Electronic Toll Collection System, a necessity for Ghana! (Part 3)

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Electronic Toll Collection System, a necessity for Ghana! (Part 3)

Ghana presently has a standard tolling system for vehicle ranges. An empty cargo track would pay the same toll charge as a fully loaded truck. The essence of tolling is to help pay for road repairs and expansion. It is therefore appropriate to charge those vehicles that exert more weight on the road. A fully loaded truck from Tema Motorway should be made to pay more compared to an empty one. This can be easily addressed using scanners such as Light curtain laser profilers. There are also times when axil loads exceed the maximum allowable allowance. With the introduction of Sensor systems in the Electronic Tolling Collections (ETC) architecture, Sensors can be embedded on the surface, roadside or overhead. Inductive sensors embedded in the road surface can determine the presence of a vehicle.  According to Persad et al (2007) Treadles register a count of the number of axles as a vehicle passes over them and, with offset-treadle installations, also detect dual-tire vehicles. Toll charges can be configured to charge more with the increase of axles and tires a vehicle has.

Fig: Light curtain laser profilers used in Germany (Vitronic brochure, 2004)

Fig: Video Tolling

Cost and Benefit of ETC system

Everything technology comes with its own challenges, benefits and shortcomings. Firstly, there is the possibility of system breakdown from the outdoor units to the indoor units. There should be a monitoring system to check all units and send field teams to repair any broken down unit. The communication between the onsite units and the toll management unit should be on a protected microwave or fiber link. A single unprotected link can go down at any time and cause huge revenue loss to the state. There are specific and unavoidable costs associated with ETC systems. There are costs associated with the transformation of the manual toll system to an ETC system. This includes cost of installation of indoor and outdoor units as seen in the system architecture. There is a toll agency cost. From best practices elsewhere, it is advisable to outsource the running and maintenance of the system to a toll agency. Their payments form a percentage of the monies they collect. There is also a cost to the road user. This cost would depend on the type of system that Ghana would introduce. In some countries, the On board unites (OBU) are given out for free while others are to be purchased. Also, some countries operate the pre-paid system, whereby monies are deducted from a road users account whenever he/she uses the toll system. In such cases, one is expected to always have a minimum balance on his account or credit card.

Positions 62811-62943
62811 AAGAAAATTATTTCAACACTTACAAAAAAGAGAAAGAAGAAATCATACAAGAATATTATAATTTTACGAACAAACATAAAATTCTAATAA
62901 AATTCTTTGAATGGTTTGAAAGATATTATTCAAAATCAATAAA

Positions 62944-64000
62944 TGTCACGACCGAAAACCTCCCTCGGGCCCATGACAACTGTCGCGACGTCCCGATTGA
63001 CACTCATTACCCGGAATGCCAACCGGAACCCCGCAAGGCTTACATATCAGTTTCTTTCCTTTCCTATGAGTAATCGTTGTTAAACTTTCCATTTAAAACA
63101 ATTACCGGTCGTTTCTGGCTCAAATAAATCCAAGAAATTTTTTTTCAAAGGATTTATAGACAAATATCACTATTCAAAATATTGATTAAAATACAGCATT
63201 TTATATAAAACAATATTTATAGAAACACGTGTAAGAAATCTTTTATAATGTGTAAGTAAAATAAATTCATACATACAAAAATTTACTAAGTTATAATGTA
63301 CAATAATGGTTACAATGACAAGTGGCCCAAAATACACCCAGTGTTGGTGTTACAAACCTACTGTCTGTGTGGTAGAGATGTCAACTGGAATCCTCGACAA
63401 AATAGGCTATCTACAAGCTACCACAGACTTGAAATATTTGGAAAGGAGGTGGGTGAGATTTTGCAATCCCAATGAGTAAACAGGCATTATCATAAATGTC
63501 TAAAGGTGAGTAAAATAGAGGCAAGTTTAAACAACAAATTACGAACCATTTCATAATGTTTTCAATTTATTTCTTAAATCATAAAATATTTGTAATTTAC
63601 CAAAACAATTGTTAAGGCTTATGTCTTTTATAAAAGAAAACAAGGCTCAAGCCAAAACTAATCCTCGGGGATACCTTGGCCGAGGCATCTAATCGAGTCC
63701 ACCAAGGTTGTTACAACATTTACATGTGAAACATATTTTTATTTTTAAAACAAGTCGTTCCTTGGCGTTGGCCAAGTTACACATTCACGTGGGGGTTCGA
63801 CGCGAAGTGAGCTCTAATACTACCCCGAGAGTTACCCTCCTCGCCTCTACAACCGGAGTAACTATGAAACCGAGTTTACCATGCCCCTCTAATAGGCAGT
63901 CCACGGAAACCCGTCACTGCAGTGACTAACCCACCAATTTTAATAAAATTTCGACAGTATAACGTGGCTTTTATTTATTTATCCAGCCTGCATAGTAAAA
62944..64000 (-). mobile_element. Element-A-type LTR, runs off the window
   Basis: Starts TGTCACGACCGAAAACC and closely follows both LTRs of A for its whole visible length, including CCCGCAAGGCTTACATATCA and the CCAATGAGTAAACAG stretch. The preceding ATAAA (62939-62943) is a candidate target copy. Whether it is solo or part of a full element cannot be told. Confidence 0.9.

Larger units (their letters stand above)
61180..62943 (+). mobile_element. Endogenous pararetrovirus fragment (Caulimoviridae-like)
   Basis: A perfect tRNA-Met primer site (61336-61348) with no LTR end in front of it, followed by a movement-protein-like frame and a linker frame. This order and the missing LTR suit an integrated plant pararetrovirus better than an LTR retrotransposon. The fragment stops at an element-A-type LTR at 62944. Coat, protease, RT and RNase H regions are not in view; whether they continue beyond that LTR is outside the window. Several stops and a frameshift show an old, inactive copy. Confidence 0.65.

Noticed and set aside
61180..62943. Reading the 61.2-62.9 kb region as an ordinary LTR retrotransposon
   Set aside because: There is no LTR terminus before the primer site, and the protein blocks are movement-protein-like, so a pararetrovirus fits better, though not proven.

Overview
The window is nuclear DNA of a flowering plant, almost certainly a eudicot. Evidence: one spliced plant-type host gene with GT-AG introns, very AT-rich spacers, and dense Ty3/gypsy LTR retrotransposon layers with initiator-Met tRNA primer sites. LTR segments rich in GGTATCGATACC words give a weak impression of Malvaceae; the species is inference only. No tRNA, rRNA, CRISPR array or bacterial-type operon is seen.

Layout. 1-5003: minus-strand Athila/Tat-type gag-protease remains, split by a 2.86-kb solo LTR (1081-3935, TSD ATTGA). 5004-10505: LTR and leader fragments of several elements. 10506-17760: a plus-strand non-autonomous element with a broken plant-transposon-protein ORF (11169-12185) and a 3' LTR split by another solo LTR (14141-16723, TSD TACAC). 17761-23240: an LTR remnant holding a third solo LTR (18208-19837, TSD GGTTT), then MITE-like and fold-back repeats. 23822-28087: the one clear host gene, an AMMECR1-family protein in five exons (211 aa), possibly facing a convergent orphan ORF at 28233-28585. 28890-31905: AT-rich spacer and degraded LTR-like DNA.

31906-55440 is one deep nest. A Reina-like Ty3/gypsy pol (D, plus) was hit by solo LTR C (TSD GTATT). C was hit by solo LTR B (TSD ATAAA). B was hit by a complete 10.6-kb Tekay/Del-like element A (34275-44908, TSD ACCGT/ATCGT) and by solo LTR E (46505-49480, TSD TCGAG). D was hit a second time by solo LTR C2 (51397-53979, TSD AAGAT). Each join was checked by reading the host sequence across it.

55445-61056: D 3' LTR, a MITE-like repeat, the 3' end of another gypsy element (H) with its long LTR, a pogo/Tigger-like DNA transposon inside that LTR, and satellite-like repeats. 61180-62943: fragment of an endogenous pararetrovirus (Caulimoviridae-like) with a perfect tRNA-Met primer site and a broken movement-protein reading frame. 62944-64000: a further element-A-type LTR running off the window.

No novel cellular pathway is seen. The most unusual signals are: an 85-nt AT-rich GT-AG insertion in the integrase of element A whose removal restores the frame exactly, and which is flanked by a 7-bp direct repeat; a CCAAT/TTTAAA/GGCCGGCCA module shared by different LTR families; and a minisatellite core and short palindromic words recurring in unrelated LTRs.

One challenge that we might face from the onset would be political interference from actors of the state. Politicians might delay in passing the necessary laws or might not fund the project as expected as result of pressure from their constituents who might feel the system is over burdening financially. There is a possibility or perception that ETC can be used to trace the movement of persons. This is possible but has to be done ethically. Tracking should only be activated for defaulters of the system.

On the positive side, it is expected that ETC system would improve the speed and efficiency of traffic flow and as a result save commuters valuable travel time. Manual toll collections have the capacity of handling less than 350 vehicles per hour (vph), whilst ETC lanes can process over 1200 vph. With better flow of vehicles, there is less congestion on our highways and there is low fuel consumption resulting to less pollution to the atmosphere. Also, low consumption of fuel results in less import of crude and other petroleum products.  This result in less foreign exchange being used for these transactions and finally resulting in strengthening of the Ghana Cedi. The government would also see an increase in revenue, reduced accidents and robbery and an effective and efficient use of our highways.

The Ghana structure

As a firm believer in ICT and a practitioner, it is my hope that Ghana would adopt and implement the Open Road Tolling (ORT) type of ETC where there are no narrow or broad lanes for drivers of vehicle to follow. The ORT system has the ETC outdoor units installed on the lanes to capture traffic coming towards it. There are several levels of CCTV cameras that can be deployed to capture OBU’s, number plates, type of vehicle with additional support from scanners to verify the number of axles and the tire configurations for advanced charging. With ORT, there would be reduction in accident cases that arises due to drivers trying to move towards or away from towing lanes after or before payment of manual toll charges.

As I conclude the series on the call for the introduction of ETC, I call on the policy makers at the ministry of roads and highways and the Ghana Highway authority to look into introducing ETC in the shortest possible time to maximize revenue for the state, reduce the artificial traffic hold-up towards the toll booths, prevent the robbery that occur there and prevent the avoidable accidents at these areas.

Author: Samuel Hanson Hagan

(Member: Institute of ICT Professionals, Ghana; Telecommunication Consultant).

Email: shhagan@gmail.com

Mob: +233507393640